However, the scope of the abuses of superior bargaining position in the draft Guidelines remains ambiguous. In particular, it is unclear how certain types of abuse would have harmful effects on competition or why each type has to be regulated as an abuse of superior bargaining position under the Antimonopoly Act. Despite such ambiguity, it will be important for any company operating a digital platform to carefully consider whether there is any risk that its actions could be viewed as an abuse of its superior bargaining position.

Intellectual Property

Commencement of IP Conciliation at Tokyo District Court and Osaka District Court

On October 1, 2019, the Intellectual Property Departments of the Tokyo District Court and Osaka District Court commenced a new practice of conciliation under the Civil Conciliation Act for resolving intellectual property-related disputes. The new practice of conciliation proceedings ("IP Conciliation") is intended to provide alternative dispute resolution for parties to smoothly and swiftly resolve disputes relating to intellectual property rights after obtaining the advice and views of a conciliation board consisting of three experts, including one judge belonging to the court's intellectual property department.

IP Conciliation contemplates that a petition for conciliation will be filed with the Tokyo District Court or Osaka District Court upon agreement between the disputing parties, and that the dispute should generally be resolved privately within three hearings. If an IP Conciliation is unsuccessful or withdrawn and a complaint is filed for the same dispute, it will not be heard by the same judge from the IP Conciliation.

Given that IP Conciliation is presided over by a judge from the court's intellectual property department, it is expected to provide an effective means of dispute resolution for suitable cases, such as disputes arising during negotiations between parties that do not involve very complicated issues and in which both parties wish to resolve the dispute amicably.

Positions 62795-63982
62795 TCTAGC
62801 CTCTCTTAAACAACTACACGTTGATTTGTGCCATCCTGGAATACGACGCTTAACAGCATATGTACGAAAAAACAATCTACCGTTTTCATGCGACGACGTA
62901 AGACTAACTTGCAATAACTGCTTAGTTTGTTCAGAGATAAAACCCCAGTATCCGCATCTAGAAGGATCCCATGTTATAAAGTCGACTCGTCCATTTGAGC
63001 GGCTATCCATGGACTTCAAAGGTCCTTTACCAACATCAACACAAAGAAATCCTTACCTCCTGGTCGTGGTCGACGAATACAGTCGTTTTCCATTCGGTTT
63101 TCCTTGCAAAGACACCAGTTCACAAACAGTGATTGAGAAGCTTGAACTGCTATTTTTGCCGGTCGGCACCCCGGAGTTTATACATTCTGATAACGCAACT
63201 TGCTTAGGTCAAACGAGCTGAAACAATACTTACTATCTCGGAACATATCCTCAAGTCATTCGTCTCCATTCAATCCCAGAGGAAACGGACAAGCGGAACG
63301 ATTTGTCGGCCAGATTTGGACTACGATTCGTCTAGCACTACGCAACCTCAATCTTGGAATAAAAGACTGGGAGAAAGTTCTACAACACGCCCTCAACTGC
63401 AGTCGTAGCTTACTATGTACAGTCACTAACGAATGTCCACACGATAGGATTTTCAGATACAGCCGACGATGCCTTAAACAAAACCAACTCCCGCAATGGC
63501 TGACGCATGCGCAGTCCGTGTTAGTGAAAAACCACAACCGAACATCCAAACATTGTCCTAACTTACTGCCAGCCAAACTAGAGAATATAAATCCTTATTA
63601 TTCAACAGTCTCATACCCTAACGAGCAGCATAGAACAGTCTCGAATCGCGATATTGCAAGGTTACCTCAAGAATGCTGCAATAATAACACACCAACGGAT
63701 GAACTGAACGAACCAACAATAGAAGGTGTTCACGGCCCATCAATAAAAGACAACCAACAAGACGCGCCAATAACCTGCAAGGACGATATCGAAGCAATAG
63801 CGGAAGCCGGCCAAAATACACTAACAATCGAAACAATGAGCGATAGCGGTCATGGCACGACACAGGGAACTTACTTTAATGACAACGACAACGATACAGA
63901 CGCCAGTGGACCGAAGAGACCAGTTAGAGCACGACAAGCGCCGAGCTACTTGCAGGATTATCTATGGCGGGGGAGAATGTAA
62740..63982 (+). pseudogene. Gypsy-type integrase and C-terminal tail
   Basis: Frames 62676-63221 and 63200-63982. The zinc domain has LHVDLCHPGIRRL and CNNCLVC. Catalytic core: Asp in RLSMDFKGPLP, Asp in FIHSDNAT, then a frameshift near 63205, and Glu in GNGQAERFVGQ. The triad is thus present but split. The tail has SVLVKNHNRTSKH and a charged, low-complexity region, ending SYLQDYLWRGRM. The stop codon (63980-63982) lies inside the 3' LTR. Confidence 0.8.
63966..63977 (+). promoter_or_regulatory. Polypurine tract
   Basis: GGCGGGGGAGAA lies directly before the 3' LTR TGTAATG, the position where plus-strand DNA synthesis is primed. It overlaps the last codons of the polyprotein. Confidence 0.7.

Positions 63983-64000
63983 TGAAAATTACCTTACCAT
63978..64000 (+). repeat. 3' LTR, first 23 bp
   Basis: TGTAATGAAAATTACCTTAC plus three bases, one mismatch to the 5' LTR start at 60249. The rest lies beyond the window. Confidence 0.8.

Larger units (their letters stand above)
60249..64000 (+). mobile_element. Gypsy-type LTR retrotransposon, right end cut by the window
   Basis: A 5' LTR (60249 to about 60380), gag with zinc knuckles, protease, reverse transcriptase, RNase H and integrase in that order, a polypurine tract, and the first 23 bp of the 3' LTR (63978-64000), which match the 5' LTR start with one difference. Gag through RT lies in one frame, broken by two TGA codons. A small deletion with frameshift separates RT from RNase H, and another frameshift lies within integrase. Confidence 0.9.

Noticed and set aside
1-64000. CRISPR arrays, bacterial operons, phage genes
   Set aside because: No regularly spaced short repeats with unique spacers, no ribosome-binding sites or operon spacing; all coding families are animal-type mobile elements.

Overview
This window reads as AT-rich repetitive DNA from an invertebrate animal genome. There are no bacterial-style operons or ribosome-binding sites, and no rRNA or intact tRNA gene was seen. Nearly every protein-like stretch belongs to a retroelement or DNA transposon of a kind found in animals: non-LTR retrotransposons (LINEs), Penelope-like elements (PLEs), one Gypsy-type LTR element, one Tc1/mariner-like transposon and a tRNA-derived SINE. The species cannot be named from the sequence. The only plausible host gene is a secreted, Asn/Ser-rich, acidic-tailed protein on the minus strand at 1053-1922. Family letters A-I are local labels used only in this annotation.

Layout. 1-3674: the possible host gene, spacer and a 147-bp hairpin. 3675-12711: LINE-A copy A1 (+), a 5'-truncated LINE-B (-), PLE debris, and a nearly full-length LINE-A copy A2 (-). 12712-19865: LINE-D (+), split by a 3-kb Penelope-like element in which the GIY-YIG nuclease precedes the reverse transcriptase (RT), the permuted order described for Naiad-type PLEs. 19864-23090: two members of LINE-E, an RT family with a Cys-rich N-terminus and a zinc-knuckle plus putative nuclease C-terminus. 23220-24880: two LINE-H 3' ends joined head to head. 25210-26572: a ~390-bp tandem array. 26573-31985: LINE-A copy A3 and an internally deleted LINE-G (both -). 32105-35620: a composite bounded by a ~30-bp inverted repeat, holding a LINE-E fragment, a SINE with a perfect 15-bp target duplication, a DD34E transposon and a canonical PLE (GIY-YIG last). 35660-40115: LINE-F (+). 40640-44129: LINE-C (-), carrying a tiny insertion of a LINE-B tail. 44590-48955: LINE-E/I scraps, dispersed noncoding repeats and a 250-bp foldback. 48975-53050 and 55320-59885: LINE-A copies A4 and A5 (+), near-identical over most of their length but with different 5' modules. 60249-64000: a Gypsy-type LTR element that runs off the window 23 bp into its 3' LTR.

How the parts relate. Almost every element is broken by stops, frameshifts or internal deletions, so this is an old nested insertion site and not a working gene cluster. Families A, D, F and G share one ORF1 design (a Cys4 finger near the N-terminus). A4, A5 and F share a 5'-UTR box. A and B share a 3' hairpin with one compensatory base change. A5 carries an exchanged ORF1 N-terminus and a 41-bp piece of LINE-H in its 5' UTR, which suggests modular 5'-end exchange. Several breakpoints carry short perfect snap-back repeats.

Protocol to Amend U.S.-Japan Tax Treaty Comes into Effect

Further to the July-August 2019 issue of this newsletter, the protocol to amend the U.S.–Japan Tax Treaty ("Protocol") entered into force upon the exchange of ratification instruments between Japan and the United States on August 30, 2019, in Tokyo. The Protocol will apply to: (i) taxes withheld for amounts paid on or after November 1, 2019; and (ii) other taxes for taxable years beginning on or after January 1, 2020. Benefits available under the treaty will be increased by the Protocol, including a broadening of the tax exemption on dividends (i.e., the required share-holding ratio is changed from "more than 50 percent" to "at least 50 percent," and the required holding period is shortened to "six months" from the current "twelve months") as well as an exemption from withholding taxes on interest payments.

Insights by Jones Day should not be construed as legal advice on any specific facts or circumstances. The contents are intended for general information purposes only and may not be quoted or referred to in any other publication or proceeding without the prior written consent of the Firm, to be given or withheld at our discretion. To request permission to reprint or reuse any of our Insights, please use our “Contact Us” form, which can be found on our website at This Insight is not intended to create, and neither publication nor receipt of it constitutes, an attorney-client relationship. The views set forth herein are the personal views of the authors and do not necessarily reflect those of the Firm.